Tuesday, November 25, 2008

Travails of Aging Travelers, and More Weeping in Gethsemane

I spent yesterday in purgatory. Which is to say, we were flying—hither and yon on overheated airplanes whose seats grow smaller every time I fly. (I refuse to entertain the possibility that my posterior is growing larger . . . .)

And as we did so, I was struck by the aging of the flying population, yours truly included. I don’t know if the economic downturn has anything to do with this, or if it’s simply a demographic fact: the baby-boom generation is aging, and it’s noticeable as we travel.

First leg of our trip, it turned out that not one but multiple passengers ahead of us had chosen the wrong seats, causing a maddening comedy of errors as everyone tried to identify his/her correct seat and find it. All this was made more comic by the fact that these were all elderly Southern folk like me (headed to Atlanta, bien entendu), determined to out-polite everyone else. So first one and then another wrong-seater made offers to switch seats for the convenience of others, resulting in a down-the-rabbit-hole set of calculations about who should sit where, which not even an expert mathematician could have brought to an accurate conclusion.

All this as passengers waited patiently behind the politely haggling bunch to be seated, and the flight attendant bellowed over the microphone for people at least to stand inside their seating areas to let folks by until they had resolved the mess. Steve and I chuckled, but as we did so, I realized with a bit of shame: these folks are not so much older than I am. Where they walk today, I will walk tomorrow, God willing that I have tomorrow.

So it behooves me to muster a modicum of understanding.

And then the understanding I mustered just as quickly vanished, when a flight attendant who should have been at home with her feet up, bless her heart, served euphemistically named snacks and beverages. Her co-worker had announced that the scintillating array of beverages from which we might choose included spicy tomato juice.

I latched onto that choice, and repeated the alluring name proudly back to the attendant. Only to have her correct me by barking, “Bloody Mary mix.” Well, yes, I did know that was what the other attendant meant by spicy juice. But, good little boy that I am, I was only repeating what we had been told to ask for . . . .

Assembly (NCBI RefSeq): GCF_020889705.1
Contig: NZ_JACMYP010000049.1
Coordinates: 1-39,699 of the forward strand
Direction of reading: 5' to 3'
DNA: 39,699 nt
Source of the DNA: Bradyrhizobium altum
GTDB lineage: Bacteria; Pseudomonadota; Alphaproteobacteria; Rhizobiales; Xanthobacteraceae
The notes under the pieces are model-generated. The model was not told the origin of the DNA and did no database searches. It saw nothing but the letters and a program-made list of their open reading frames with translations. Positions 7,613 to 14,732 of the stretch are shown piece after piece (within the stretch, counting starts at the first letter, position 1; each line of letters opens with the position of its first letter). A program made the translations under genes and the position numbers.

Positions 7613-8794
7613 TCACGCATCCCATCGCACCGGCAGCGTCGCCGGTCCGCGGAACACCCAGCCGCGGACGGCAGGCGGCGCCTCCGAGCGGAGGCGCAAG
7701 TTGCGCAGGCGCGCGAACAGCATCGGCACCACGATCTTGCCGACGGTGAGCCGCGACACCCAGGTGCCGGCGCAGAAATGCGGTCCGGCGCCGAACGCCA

Whereupon Steve asked for tomato juice (?!), and a can of it, if possible, only to be informed in another bark, “No tomato juice. Bloody Mary mix. And I can’t give you a can.” So when he muttered under his breath, “She should retire,” I could hardly disagree, attempts at understanding notwithstanding. I did wonder, watching the attendant dispense food and drink, how difficult it must be for any of us as we age to do this kind of work, especially in a tiny enclosed space hurtling through air at several hundred miles per hour.

I wouldn’t like to be doing such work, and I haven’t yet reached 60. If people have to continue shlepping beverages and snacks on airplanes after that age, surely it’s time for our society to offer our elders better work, better opportunities, in their aging years. And perhaps the airlines should be thinking about bigger posteriors, decrepit backs and legs, and muddled heads, as some of us age.

All of these reflections grew sharper as we sat next to a delightful elderly person on the next leg of the trip. I don’t believe she can have flown much recently, since she retained the manners of a bygone era of flyers, especially when offered that scintillating selection of euphemistically named snacks: peanuts or cinnamon cookies.

She responded to the choice with all the courtly dignity of a grande dame at a cordon bleu establishment: “And what do you recommend?” The flight attendant looked nonplussed, and well she might have: how often does she get a question like that? She hemmed and hawed and allowed as how she was partial to the biscuits.

Where our traveling companion sat yesterday, I may be in a year or so, hitting up the flight attendant for a recommendation regarding the “snack.” I hope that, if I do choose the package with three delicious peanuts in it, which invariably rips apart and sends said peanuts skittering, some kind soul might offer me an extra cinnamon biscuit—and perhaps a whole can of juice, wonder of wonders!, to wash down the wee dry snack.

+ + + + +

Because I’m so often critical of faith communities for their inability to welcome and affirm some of God’s children, I want to make a point of applauding an initiative of faith leaders in California in the wake of proposition 8. A report on Clerical Whispers blog yesterday noted that the California Council of Churches, the Progressive Jewish Alliance, and the Unitarian Universalist Church have filed a writ, along with Episcopal Bishops J. Jon Bruno and Marc Andrus, to seek an injunction blocking the implementation of proposition 8

These faith leaders stress that removing rights from a targeted group of citizens endangers the rights of everyone, faith groups included. Once the precedent is set whereby a majority of citizens can vote away the rights of any group of citizens, what is to stop the majority from targeting a religious body and removing its rights?